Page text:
Lun-14 Senior Member

    Hindi
    Yes, I did, but I'm confused - I don't understand his point. I have always been taught that present simple tense always shows the regular/habitual action (examples in #8). I'm not sure how it can refer to a single occurrence.:rolleyes:

    I need to know when present simple tense can refer to a habitual action and when it can refer to a single action.
     
  12. Lun-14

    Lun-14 Senior Member

    Hindi
    I can't - I am having a hard time understanding how present simple tense can refer to a single occurrence of an action.:confused::rolleyes:

    A woman slaps me in the supermarket. -> Every day when I goes to the supermarket, a woman slaps me. It is a habitual action that I receive every day from the woman. It is a habitual action. -> How can it refer to a single occurrence?:confused::rolleyes:

    A woman slapped me in the supermarket -> It is a single occurrence of the action that I received from the woman on one particular day. -> How can it refer to a habitual occurrence?:confused::rolleyes:
     
  13. VicNicSor

    VicNicSor Senior Member

    Russia
    Russian
    So not only have you been taught the wrong thing, you've also always been taught that!
    But it only takes a couple of clicks in the internet to see that the present simple has many other meanings apart from "habitual". E.g.:
    Present simple ( I work ) - English Grammar Today - Cambridge Dictionary
    Note the first usage at the link: "general truths and facts", which is what is meant by "fact" in the OP.
     
  14. velisarius

    velisarius Senior Member

    Greece
    British English (Sussex)
    The present simple is used also for present tense narratives. Whole novels have beeen written in the present tense. A running commentary will also make use of this tense. (I'm sure you've heard sports commentators.)
     
  15. Truffula

    Truffula Senior Member

    English - USA
    Lun asked me to comment on this thread, but if there is any confusion here it appears all to be in Lun's understanding.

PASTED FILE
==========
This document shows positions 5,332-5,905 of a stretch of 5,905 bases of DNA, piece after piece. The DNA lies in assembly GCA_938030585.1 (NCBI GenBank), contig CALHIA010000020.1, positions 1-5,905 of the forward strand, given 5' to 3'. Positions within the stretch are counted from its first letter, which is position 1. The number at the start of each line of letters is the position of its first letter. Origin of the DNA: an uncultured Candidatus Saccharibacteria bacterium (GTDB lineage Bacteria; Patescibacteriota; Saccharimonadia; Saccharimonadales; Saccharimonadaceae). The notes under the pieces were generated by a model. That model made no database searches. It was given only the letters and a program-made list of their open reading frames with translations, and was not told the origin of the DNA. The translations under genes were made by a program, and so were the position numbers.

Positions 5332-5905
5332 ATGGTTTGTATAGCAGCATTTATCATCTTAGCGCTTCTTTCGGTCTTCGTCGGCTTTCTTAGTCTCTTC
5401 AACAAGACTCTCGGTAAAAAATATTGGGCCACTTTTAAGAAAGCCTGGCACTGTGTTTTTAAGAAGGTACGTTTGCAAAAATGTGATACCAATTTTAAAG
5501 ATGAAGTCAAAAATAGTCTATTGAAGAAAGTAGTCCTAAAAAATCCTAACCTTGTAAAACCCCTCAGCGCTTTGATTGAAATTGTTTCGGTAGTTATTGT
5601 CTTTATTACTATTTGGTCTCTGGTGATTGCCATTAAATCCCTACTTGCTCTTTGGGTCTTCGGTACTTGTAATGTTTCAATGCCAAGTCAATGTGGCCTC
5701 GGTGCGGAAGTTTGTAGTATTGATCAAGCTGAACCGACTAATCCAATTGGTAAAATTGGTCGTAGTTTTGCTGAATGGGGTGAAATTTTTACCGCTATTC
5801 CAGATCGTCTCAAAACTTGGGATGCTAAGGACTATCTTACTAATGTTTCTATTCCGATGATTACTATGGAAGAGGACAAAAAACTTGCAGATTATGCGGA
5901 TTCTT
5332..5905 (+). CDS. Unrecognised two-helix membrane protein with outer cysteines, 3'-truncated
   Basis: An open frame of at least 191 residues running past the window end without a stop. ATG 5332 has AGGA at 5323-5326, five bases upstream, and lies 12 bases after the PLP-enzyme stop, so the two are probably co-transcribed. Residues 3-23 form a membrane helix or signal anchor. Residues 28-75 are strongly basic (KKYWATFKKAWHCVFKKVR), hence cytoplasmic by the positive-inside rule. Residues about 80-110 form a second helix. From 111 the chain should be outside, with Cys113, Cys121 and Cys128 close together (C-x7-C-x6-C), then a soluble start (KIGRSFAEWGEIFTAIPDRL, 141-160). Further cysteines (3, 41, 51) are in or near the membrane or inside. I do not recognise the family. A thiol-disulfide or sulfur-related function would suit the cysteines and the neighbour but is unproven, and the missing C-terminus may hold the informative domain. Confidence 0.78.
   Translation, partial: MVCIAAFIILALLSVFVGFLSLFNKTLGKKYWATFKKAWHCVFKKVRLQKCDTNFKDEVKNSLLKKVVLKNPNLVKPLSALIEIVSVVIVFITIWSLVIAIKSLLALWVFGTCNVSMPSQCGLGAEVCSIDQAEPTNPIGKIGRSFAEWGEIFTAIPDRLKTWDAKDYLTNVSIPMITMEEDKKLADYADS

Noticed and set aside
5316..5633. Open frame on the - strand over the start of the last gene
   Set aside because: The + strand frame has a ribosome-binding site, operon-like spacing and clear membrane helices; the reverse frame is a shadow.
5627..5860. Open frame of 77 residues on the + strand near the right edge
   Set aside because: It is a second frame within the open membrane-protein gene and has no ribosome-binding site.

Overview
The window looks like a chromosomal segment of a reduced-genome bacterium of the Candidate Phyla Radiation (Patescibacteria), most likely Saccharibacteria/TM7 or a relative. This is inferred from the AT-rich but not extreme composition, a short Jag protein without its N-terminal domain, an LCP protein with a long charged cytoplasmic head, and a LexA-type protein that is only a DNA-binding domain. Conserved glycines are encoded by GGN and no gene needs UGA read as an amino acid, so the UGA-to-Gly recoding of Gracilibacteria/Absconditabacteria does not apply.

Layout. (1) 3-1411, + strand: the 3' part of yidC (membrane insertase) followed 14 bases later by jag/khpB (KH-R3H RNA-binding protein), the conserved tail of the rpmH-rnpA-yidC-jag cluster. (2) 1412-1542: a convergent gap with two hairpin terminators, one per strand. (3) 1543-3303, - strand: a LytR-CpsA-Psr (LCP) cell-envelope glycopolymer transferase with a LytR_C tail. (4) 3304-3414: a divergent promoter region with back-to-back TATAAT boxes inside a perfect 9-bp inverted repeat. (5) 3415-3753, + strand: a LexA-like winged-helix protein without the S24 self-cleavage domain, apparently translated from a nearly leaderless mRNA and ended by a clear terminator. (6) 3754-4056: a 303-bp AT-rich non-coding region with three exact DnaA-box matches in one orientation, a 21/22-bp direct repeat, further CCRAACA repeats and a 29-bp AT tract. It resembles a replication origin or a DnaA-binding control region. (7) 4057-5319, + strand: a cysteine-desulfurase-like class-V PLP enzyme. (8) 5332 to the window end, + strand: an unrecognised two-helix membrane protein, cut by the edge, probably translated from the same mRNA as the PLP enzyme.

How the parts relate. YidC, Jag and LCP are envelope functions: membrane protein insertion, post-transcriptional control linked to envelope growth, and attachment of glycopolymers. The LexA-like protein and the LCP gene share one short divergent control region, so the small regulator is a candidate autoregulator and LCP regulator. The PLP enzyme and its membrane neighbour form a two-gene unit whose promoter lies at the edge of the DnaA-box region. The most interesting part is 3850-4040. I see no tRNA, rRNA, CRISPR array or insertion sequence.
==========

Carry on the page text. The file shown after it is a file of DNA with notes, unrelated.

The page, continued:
Lun - it appears very clear to me, you simply are insisting on something that isn't true.

    I think perhaps you don't comprehend what is meant by something being "a fact."

    Light passes through transparent materials. This is a fact, not a habitual action. There exist transparent materials that have been kept in the dark since they were produced (for example, unused photographic film). They are still transparent, and light still passes through them (although it never has). That is what it means that the present tense is used as a 'fact.'

    So let's take the example of Emily. Emily has been raised as a vegetarian her whole life. But now that she is 18, she has decided she will no longer be a vegetarian. Now, she is an omnivore and she eats fish and meat.

    She has never eaten fish, but, now she isn't a vegetarian anymore and she eats fish. It is not a habitual action... it's just a fact.

    Emily's older sister, Esther, also stopped being a vegetarian when she turned 18. She eats fish and meat. But Esther's husband Michael is a vegetarian, so Esther doesn't eat those foods often or habitually. She only eats them once in a while. It is still a fact that she eats meat and fish.
     
  16. PaulQ

    PaulQ Senior Member

    UK
    English - England
    Me too, and I agree.
    - That is simply untrue. It sounds far too much like a rule, and there are no rules.

    Try and get your money back from your teacher.

    "The man dies."
    How habitual is that?
    :thumbsup:
     
    Last edited: Jan 13, 2018
  17. moseen

    moseen Senior Member

    Farsi
    Hello.
    How we can understand when it is habitual and when a fact, please?
     
  18. Loob

    Loob Senior Member

    English UK
    From the context, moseen. And if there's any likelihood of confusion, we ask for clarification.

    (Lun did not ask me to contribute to this thread.)
     
  19. moseen

    moseen Senior Member

    Farsi
    Thank you very much.
    I am sorry, If you have only one sentence, Can you please explain it in two ways when it is habitual and when it is a fact?
     
  20. Lun-14

    Lun-14 Senior Member

    Hindi